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By Susie Kim
“For a couple of krone one can have oneself photographed from every angle. The apparatus is a mechanical Know-Thyself.”
“You mean to say, the Mistake-Thyself,” said Kafka, with a faint smile.
I protested: “What do you mean? The camera cannot lie!”
“Who told you that?” Kafka leaned his head toward his shoulder. “Photography concentrates one’s eye on the superficial. For that reason it obscures the hidden life which glimmers through the outlines of things like a play of light and shade. One can’t catch that even with the sharpest lens. One has to grope for it by feeling.”
-Gustav Janouch’s Conversations with Kafka
Art tells us: “Look.” Often the imperative is metaphorical—“notice”—as in the case musical and written forms of art. In the visual arts (broadly inclusive not just of painting but also sculpture, dance, photography, film, and, to an extent, visual poetry), this invitation to behold is more literal. The visual arts’ direct access to our sense of sight gives them a power over us that the metaphorical forms of mimesis do not. The effect of a magnificent canvas is immediate, though it may take some time to understand and rationalize such effects. But to discern what to ‘look’ for in other forms of art requires more contemplation, less immediacy, in part since these other art forms must be ‘seen’ through time. A painting or a sculpture can be seen in its entirely in a single moment. Even a film or a dance piece, when stripped of its narrative arc, can be appreciated as stills.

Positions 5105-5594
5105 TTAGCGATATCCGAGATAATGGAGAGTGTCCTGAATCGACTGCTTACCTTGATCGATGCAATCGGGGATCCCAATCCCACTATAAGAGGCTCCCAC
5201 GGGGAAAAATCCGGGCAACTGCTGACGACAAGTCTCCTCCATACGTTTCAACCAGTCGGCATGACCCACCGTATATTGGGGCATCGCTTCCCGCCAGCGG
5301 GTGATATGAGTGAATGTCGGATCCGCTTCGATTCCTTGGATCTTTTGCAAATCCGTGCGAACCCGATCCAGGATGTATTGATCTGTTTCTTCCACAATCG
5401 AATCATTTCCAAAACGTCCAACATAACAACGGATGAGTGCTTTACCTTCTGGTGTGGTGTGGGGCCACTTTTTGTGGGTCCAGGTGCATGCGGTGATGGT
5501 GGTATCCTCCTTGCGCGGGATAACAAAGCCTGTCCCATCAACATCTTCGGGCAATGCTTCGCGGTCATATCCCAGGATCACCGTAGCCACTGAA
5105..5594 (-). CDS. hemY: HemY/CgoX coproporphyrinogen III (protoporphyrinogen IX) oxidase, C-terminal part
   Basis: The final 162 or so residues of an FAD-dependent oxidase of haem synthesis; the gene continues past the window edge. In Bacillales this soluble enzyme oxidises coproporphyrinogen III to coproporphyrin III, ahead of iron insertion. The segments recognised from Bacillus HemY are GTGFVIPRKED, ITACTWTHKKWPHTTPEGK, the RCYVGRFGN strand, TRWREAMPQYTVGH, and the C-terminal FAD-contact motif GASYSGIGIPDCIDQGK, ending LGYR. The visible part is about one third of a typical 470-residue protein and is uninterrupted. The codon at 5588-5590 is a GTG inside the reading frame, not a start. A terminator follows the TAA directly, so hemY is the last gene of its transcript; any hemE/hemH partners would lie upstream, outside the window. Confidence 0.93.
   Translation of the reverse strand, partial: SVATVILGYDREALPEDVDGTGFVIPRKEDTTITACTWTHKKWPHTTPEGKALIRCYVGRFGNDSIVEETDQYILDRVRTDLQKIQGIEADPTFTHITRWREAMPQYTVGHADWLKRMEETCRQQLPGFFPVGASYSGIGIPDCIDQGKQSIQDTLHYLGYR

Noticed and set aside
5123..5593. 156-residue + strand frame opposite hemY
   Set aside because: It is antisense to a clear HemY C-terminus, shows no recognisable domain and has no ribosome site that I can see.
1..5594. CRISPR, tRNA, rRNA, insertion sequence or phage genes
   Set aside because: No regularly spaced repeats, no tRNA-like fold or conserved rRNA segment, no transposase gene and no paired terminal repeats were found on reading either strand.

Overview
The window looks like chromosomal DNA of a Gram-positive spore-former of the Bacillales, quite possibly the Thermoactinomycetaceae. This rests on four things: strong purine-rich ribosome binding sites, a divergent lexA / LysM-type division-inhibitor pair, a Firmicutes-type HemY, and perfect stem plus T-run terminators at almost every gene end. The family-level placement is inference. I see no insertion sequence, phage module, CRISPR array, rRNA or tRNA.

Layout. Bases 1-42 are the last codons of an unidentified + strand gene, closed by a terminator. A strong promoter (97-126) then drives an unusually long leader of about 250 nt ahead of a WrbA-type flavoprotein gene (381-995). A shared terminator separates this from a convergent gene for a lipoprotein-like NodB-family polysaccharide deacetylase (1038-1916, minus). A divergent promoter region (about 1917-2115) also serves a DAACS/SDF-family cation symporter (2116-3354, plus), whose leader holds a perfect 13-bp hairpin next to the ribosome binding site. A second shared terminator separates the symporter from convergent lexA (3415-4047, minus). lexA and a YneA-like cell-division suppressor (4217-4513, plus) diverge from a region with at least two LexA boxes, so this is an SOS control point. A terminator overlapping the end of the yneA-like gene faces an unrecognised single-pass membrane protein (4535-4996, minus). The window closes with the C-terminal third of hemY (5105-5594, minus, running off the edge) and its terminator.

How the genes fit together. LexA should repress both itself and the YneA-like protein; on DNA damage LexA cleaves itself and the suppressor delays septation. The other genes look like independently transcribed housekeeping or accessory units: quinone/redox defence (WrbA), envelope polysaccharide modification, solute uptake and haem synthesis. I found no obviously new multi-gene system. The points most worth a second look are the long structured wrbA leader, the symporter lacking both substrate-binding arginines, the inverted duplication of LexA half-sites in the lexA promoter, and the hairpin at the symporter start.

On the other hand a piece of music or a novel, though they may have the ability to move us powerfully without deliberate thought on our part, can only do so when it exists in time. We can isolate musical or linguistic phrases, but even in these small parts they require time to be heard or read.
Humanity has always intuited the special power of beholding with eyes. We can explain the supreme status of sight with modern biology: a third of our brains is dedicated to processing the visual signals we receive from our eyes, more than to process any other sense signals. In order to channel the power of the visual, classical composers used a technique called “word painting” for vocal pieces so that the accompanying music would reflect the lyrics. For example, a description of mountains and valleys would be accompanied with the rising and falling of the melody. Writers are often told to “show not tell.” The old testament of the Bible confers a special status to those who could see their god, and Islam prohibits visual representations of prophets and of allah so that no one can worship an image instead of their god. The first form of communication that modern man achieved was through cave paintings. We rely on our eyes in our every day lives to tell us mundane but useful truths: what the weather is, which pantry the cereal is in, which direction to go so that we don’t walk into a brick wall (hopefully).